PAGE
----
• Whether the announced guidance comes this August or not, doesn’t it make sense to help ensure that Medicare’s future interests are protected in accordance with existing federal law, i.e. the MSP?
  • Helping to ensure that Medicare is not prematurely billed for injury related futures for any settlement type is the right thing to do and helps protect the Medicare Trust Funds.

Count on Medivest to help guide you through some of the complexities associated with MSP compliance.

 


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02/Jun/2020

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In March 2020, the U.S. Attorney’s Office, as an enforcement arm of the U.S. Department of Justice, filed a lawsuit on behalf of the Department of HHS and its sub agency, CMS, against an attorney in Texas alleging failure of the attorney representing a party injured in a motor vehicle collision to properly reimburse Medicare for conditional payments.  The case is U.S. v. Carrigan & Anderson, Case 4:20-cv-00991, Filed 03/18/2020 in U.S. District Court for the Southern District of Texas, Houston Division.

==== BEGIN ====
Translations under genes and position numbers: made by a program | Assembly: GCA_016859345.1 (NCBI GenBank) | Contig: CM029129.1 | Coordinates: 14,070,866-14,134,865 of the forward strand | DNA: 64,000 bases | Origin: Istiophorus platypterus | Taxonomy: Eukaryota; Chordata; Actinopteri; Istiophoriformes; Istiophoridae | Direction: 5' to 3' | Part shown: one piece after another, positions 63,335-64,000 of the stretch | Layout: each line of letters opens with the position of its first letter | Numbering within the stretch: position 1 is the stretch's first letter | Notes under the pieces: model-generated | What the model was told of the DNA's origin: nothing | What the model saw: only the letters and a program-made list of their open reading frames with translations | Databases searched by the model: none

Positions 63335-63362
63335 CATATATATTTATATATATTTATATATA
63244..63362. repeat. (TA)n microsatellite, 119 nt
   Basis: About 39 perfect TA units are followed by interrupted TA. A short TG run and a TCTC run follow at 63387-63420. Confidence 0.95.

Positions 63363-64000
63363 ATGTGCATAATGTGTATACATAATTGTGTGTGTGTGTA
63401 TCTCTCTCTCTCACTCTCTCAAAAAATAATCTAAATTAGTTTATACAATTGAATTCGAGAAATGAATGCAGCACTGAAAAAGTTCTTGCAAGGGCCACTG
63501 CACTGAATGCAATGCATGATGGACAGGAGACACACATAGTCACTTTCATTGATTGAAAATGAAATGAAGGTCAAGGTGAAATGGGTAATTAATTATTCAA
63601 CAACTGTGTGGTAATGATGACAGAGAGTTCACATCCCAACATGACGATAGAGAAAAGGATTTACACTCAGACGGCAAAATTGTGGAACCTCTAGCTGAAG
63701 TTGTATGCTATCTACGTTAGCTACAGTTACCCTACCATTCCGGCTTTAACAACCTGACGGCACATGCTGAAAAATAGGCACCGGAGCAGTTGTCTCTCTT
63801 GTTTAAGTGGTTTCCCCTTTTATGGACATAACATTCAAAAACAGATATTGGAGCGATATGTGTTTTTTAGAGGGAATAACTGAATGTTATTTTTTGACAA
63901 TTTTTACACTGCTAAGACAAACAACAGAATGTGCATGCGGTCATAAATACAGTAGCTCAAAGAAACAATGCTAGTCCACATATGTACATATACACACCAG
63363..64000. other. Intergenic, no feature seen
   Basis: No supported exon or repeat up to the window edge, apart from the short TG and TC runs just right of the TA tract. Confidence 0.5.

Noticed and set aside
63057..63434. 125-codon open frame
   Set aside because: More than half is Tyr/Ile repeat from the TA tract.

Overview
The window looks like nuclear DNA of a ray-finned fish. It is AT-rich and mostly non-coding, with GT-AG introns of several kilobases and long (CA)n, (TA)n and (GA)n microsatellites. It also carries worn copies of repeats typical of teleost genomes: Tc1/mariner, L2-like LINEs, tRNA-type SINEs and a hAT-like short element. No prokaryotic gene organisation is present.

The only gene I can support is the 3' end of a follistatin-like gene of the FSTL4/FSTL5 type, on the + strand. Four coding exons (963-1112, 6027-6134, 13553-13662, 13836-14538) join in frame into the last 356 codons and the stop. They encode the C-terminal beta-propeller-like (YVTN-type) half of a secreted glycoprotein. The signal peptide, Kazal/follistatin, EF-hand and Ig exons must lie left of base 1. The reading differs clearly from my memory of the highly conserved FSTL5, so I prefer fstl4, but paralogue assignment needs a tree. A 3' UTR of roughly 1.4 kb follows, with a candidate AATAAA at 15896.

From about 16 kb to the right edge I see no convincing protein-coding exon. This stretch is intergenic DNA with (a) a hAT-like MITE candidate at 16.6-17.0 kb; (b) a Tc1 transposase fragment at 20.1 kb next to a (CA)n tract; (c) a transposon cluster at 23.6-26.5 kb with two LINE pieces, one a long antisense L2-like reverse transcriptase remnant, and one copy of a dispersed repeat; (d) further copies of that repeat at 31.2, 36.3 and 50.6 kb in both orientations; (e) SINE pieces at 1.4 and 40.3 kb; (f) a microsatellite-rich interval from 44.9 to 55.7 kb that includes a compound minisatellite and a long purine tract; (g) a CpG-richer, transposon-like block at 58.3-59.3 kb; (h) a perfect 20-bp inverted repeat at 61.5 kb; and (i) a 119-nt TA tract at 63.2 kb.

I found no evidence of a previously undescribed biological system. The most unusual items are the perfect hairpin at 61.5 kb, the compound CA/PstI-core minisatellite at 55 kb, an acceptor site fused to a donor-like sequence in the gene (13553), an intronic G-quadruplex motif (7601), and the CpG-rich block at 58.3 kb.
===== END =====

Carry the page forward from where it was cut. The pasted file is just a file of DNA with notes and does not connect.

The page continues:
That would not really seem like big news as we have written about several conditional payment enforcement actions by the U.S. Attorney’s Office/Department of Justice over the past few years against plaintiff attorneys for a failure to properly inquire with CMS’s Beneficiary Coordination & Recovery Center (BCRC) contractor and address amounts to be reimbursed to CMS.[1]

However, unlike some of the other cases, the plaintiff attorney in this case took proactive steps attempting to address Medicare’s past interests in the liability settlement.  Unfortunately, the steps taken were misguided.  Had the attorney requested a compromise or waiver and/or appealed the demand amount by CMS, he would have likely fared better.

Prior to settlement, the attorney properly provided notification of the claim to the BCRC triggering the search by the BCRC for claim related conditional payments.  The case settled for $70,000.00 and the plaintiff attorney provided notification of the settlement to the BCRC.  Presumably, the plaintiff and attorney had received a copy of an earlier Conditional Payment Letter.  Within a few weeks after the settlement notification was provided, the BCRC delivered a demand letter in the amount of $46,244.74, demanding payment within the standard 60 day time period  from the date of the demand and informing of the right to appeal its demand amount.

Let Medivest Handle Your Lien Resolution Matters